One way Passport Health Plan models collaboration and innovation in healthcare is by focusing on the integrated care model, which helps us improve both the physical health and the behavioral health – covering mental health and substance use disorders – of our members.
Integrated care, also known as coordinated care, is the bringing together of physical and behavioral health care for a patient. According to the Substance Abuse and Mental Health Services Administration (SAMHSA), “People with mental and substance abuse disorders may die decades earlier than the average person – mostly from untreated and preventable chronic illnesses like hypertension, diabetes, obesity and cardiovascular disease that are aggravated by poor health habits such as inadequate physical activity, poor nutrition, smoking, and substance use disorders. Barriers to primary care – coupled with challenges in navigating complex healthcare systems – have been a major obstacle to care.”
Three Types of Integrated Care
- Referral-based: When a general practitioner refers a patient to a behavioral health specialist, and vice versa.
- Co-located: When multiple health care providers are in the same building but run separate practices.
- Collaborative: When multiple healthcare providers are working as a team in the same office to see patients, sometimes even at the same time.
It is important for our members to receive care where they are most comfortable. For members who have a history of behavioral health treatment, some may be most comfortable seeking care in a behavioral health setting.
The same is true for our members who may have only received care in a medical setting. This means using integrated care models to incorporate behavioral health interventions and substance use disorder treatment along with medical care. Because depression is the most prevalent secondary condition that a patient experiences in a medical setting, we work with our ever-expanding network of providers to make sure they are communicating clearly and comprehensively with their patients to identify and treat all of their symptoms.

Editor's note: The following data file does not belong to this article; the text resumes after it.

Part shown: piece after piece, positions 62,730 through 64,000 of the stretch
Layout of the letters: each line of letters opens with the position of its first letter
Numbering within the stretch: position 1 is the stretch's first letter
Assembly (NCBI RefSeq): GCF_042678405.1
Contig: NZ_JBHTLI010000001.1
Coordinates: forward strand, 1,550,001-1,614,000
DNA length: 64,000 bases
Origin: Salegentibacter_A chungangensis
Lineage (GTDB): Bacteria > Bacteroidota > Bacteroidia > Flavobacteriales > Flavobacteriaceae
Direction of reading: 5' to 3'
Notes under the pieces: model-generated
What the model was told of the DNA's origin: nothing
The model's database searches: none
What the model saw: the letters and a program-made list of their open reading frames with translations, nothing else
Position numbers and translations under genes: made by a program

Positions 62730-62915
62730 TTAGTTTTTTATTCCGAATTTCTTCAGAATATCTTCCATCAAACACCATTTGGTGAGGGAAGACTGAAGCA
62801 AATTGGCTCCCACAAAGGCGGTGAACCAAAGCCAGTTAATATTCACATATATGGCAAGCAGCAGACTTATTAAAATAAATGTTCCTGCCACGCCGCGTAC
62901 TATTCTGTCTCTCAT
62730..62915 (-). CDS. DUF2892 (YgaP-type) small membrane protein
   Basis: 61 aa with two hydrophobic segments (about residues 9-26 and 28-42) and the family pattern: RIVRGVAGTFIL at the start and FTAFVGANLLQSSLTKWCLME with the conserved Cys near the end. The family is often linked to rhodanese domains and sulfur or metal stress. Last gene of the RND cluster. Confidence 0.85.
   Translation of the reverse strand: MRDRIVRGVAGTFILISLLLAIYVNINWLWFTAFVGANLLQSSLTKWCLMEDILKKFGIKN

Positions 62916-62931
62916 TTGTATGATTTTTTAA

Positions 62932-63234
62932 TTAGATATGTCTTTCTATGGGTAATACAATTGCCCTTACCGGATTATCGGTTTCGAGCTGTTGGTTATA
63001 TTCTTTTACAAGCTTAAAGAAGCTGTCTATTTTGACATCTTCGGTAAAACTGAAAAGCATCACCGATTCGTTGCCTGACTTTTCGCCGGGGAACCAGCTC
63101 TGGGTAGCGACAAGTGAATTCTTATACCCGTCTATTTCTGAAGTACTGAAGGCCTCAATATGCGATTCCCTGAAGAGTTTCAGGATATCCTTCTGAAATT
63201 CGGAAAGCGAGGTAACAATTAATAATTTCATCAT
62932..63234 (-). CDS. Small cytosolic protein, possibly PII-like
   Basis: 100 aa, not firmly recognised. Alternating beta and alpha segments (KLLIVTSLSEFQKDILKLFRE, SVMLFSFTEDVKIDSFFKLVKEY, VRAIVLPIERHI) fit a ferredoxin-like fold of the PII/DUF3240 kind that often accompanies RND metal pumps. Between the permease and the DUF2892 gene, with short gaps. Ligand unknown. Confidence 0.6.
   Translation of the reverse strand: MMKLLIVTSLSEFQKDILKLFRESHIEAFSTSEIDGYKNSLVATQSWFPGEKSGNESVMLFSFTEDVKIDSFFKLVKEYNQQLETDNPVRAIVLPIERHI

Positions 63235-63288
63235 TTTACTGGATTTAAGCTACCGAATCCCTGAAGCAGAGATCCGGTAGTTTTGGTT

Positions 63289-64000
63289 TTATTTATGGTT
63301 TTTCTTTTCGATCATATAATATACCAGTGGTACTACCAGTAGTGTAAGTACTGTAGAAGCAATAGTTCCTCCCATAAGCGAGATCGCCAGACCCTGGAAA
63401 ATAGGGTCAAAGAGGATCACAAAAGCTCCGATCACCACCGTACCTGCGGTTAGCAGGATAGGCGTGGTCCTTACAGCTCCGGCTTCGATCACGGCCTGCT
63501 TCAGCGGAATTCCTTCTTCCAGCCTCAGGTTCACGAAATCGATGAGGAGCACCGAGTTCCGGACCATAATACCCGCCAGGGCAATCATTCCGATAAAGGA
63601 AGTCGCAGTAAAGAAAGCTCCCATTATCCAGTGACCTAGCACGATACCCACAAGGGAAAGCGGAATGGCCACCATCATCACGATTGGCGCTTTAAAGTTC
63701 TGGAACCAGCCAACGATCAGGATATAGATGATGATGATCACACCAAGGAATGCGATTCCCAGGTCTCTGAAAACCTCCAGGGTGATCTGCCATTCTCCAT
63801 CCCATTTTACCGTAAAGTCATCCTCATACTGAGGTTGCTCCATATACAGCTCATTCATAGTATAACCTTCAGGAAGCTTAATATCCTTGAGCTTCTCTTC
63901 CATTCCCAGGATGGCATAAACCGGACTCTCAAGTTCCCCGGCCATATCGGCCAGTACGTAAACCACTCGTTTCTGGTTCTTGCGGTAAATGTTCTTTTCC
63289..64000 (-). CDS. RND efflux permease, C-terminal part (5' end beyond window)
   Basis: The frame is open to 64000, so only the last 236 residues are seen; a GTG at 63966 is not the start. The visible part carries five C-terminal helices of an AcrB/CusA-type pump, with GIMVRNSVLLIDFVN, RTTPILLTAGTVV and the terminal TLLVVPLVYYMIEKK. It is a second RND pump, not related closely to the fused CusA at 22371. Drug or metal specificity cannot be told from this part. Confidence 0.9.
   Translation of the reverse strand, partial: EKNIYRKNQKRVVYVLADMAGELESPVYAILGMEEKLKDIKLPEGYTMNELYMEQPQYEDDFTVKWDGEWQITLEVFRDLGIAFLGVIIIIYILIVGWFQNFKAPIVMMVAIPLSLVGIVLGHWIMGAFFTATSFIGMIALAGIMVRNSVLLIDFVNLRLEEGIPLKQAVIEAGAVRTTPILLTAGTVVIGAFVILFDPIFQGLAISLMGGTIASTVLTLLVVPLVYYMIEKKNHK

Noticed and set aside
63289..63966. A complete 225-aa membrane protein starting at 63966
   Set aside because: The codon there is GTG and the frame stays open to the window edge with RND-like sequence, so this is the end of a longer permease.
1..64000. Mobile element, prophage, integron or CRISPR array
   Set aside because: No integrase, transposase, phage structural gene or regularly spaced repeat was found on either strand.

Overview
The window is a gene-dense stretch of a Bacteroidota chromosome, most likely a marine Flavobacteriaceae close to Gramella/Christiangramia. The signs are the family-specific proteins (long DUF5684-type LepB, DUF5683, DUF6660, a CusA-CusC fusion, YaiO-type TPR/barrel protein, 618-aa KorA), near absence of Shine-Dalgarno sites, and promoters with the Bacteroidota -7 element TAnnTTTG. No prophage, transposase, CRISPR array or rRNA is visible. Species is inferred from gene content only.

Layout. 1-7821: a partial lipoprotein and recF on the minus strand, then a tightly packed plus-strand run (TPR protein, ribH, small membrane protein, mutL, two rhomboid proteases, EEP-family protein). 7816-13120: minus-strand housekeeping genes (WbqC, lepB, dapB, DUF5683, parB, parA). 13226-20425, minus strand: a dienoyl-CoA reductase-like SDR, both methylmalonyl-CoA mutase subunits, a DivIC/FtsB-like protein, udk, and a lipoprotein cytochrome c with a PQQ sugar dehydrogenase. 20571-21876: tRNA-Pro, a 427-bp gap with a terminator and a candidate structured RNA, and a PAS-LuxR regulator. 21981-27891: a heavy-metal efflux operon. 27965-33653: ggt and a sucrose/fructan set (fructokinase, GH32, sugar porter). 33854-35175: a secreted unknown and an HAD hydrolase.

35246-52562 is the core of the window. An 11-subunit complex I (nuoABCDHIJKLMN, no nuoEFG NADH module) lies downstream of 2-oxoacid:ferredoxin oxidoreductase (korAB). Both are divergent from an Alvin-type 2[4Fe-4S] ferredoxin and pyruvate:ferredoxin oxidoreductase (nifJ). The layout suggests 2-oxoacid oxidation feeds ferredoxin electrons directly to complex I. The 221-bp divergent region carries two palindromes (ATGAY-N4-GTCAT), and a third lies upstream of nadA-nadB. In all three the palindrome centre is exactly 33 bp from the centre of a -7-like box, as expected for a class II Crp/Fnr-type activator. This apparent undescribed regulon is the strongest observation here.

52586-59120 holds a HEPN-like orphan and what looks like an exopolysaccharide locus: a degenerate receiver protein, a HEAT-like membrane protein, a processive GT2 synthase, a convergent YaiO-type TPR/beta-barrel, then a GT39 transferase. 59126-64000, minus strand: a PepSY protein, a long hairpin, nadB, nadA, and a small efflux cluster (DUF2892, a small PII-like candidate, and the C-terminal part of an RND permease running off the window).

Currently, we have initiated a pilot program for Passport members in Hardin County in which a team of physicians, social workers and health coaches collaborate to place the focus on each member’s individual healthcare needs to help them achieve and exceed their goals.
Through this program, members suffering from multiple chronic conditions can receive the team-based coordinated care needed to address all of their healthcare needs and improve their quality of life. The patient is at the center of and participates in the design of the shared treatment plan.
By embarking on this pilot program, and researching similar ways we can bring the idea of collaborative integrated care to other members around the Commonwealth, we are putting the focus on the entire person rather than splitting their physical health needs and behavioral health needs.
As we work with more providers in these coordinated and integrated models, this will reduce the overall cost of fragmented and duplicative care and increase the feeling of good health among our members. Together, we can produce some positive change for all Kentuckians.
The systematic coordination of general and behavioral healthcare. Integrating mental health, substance abuse, and primary care services produces the best outcomes and proves the most effective approach to caring for people with multiple healthcare needs.
– Elizabeth McKune, EdD, is director of Behavioral Health for Passport Health Plan.